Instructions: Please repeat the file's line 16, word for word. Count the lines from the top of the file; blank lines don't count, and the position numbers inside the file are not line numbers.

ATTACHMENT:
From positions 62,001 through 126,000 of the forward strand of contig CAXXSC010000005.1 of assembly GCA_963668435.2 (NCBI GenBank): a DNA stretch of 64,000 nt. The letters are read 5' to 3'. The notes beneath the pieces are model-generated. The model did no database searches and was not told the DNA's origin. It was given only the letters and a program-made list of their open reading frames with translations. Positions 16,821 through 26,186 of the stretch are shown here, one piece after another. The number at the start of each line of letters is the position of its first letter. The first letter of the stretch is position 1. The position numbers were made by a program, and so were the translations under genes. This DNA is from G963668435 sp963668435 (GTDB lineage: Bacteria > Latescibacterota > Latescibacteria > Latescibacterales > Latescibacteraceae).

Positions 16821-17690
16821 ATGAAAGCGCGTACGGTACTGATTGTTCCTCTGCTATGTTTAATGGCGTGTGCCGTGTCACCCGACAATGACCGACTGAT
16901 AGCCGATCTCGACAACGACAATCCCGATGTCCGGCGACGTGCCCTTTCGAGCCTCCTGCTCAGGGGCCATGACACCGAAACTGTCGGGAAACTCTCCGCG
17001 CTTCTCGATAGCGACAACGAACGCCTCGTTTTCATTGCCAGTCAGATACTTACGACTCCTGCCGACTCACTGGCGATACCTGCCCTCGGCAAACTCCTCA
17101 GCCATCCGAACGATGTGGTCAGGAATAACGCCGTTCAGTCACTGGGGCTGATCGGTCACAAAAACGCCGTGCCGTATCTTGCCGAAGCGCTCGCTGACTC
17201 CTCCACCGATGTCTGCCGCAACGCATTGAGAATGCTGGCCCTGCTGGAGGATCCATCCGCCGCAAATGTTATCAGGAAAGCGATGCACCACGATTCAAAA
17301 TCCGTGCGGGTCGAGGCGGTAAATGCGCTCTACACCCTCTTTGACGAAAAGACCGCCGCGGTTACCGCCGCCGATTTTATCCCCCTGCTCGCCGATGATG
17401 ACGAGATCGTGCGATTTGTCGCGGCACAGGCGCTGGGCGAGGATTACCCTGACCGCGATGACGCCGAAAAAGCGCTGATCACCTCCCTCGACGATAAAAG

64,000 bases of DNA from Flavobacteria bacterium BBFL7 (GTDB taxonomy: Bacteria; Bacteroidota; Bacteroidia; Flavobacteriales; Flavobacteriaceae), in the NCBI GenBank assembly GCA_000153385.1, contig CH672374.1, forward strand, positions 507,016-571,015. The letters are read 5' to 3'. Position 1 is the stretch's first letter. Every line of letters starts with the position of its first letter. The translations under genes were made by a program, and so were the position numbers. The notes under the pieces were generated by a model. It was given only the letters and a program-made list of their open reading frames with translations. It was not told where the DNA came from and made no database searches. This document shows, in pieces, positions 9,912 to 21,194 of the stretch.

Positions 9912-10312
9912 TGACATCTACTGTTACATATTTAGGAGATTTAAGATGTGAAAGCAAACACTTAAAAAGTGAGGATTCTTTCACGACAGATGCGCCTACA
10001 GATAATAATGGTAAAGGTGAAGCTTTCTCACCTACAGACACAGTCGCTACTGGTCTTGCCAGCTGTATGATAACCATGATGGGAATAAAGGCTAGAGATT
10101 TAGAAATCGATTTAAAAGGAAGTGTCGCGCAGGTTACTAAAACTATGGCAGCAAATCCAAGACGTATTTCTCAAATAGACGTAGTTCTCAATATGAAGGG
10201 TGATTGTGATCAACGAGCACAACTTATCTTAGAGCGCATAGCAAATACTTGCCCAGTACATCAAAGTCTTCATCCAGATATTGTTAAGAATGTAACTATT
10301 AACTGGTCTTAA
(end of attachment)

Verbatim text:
10301 AACTGGTCTTAA